Shortly before argument of the instant case was heard by this Court, this dispute flared up in another aspect on another legal front. In response to the joint request for certification by the PCEA and the School District the PLRB on January 8, 1971, notified counsel for the PCEA by telegram that the Board had tentatively fixed the week of February 8, 1971, as a time when a date would be set for the holding of an election to determine whether the professional employees wished to be included in the proposed unit with non-professional employees. On January 11, 1971, PCEA filed a petition in the Court of Common Pleas of Philadelphia to set aside this action of the PLRB on the grounds that the ordering of a new election precluded all rights of PCEA to certification as the collective bargaining agent under the stipulation and because it interfered with our deliberations in the present matter. The PFT filed preliminary objections which were sustained by the lower court on the grounds that it did not have jurisdiction and venue over the parties and subject matter and because the order of the PLRB was not final and appealable. An appeal was then taken to the Commonwealth Court which, in an opinion filed September 23, 1971, dismissed the same on the ground that the action was premature since the telegram did not constitute an order appealable under the provisions of the Public Employe Relations Act.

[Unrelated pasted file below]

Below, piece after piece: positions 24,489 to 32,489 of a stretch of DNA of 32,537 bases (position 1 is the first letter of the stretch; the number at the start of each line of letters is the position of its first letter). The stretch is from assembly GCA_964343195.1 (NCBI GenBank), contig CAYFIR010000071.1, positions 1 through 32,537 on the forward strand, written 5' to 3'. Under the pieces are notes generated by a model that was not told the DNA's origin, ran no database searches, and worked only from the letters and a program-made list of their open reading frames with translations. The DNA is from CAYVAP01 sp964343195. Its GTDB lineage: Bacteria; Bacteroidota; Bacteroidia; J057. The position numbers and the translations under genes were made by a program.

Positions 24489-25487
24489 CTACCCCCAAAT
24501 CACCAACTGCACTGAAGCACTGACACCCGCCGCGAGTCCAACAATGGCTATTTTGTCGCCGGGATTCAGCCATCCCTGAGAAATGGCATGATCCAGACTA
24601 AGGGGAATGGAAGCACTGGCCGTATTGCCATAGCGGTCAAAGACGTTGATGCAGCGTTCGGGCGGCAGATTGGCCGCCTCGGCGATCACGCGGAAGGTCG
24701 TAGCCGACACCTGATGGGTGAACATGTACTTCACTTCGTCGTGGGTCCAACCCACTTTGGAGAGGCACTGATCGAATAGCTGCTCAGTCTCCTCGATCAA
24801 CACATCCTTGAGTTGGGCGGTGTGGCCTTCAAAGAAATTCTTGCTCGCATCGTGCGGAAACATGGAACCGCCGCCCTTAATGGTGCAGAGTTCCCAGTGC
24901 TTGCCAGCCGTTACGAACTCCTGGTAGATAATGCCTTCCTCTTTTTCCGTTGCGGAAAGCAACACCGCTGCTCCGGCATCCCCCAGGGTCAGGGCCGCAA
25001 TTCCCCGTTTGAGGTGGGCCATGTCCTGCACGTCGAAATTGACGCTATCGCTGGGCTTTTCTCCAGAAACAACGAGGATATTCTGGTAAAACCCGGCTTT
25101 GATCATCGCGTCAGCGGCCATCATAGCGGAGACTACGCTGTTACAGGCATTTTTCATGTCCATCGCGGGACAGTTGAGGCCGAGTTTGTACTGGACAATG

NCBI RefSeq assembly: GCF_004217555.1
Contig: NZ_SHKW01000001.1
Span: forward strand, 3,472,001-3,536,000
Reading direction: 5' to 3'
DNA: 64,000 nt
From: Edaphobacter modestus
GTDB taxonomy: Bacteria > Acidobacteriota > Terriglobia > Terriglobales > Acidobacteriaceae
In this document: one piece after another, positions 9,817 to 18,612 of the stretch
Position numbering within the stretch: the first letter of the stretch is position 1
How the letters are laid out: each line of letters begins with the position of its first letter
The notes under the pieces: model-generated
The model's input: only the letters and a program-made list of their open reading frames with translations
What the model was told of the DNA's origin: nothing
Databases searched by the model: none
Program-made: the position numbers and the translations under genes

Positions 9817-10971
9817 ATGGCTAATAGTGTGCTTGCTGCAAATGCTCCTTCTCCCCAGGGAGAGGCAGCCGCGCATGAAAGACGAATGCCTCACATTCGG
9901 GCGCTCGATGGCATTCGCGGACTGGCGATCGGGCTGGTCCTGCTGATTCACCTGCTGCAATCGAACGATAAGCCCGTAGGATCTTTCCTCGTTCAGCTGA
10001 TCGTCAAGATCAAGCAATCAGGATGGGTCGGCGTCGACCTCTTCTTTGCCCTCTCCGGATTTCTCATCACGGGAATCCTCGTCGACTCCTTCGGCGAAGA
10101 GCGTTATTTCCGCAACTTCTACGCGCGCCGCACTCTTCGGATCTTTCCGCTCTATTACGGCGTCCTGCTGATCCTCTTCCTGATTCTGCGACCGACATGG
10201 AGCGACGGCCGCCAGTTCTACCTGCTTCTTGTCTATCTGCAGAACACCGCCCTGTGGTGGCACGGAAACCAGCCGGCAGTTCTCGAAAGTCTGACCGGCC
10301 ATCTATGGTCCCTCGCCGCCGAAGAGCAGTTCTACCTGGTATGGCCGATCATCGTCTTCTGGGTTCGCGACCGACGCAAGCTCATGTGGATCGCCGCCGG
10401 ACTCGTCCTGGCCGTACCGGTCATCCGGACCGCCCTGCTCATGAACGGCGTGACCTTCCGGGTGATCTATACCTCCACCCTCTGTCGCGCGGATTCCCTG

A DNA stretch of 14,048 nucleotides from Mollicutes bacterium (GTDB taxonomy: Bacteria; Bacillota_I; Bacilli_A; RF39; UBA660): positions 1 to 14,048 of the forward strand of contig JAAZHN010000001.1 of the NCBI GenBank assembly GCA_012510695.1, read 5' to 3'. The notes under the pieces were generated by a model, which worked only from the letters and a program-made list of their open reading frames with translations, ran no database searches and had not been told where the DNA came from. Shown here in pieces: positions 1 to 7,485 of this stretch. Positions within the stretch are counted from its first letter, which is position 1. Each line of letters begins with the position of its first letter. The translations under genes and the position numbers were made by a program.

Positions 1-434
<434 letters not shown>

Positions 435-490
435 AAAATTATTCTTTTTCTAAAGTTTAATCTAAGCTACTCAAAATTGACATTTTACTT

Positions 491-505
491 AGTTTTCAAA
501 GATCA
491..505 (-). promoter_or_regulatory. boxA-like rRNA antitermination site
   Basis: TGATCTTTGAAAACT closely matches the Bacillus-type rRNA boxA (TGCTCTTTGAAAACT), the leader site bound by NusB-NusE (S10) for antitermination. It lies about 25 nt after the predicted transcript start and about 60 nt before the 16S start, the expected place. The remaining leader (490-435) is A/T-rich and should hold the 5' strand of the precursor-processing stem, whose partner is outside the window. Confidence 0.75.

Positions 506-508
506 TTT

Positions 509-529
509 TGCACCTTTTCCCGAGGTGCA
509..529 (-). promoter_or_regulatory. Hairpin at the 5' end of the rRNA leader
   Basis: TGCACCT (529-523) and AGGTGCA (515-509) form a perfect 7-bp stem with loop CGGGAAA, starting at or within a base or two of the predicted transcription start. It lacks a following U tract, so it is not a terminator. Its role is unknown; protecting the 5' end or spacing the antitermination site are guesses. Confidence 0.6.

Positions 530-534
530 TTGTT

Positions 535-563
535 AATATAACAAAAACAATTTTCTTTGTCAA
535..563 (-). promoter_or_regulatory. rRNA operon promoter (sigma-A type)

The issue in this case is basically a narrow one; whether the lower court has jurisdiction to supervise a stipulation which it approved in the course of terminating litigation then pending before it. This, in turn, depends on whether the court had jurisdiction ab initio and appellant's argument compels at the outset scrutiny of this question.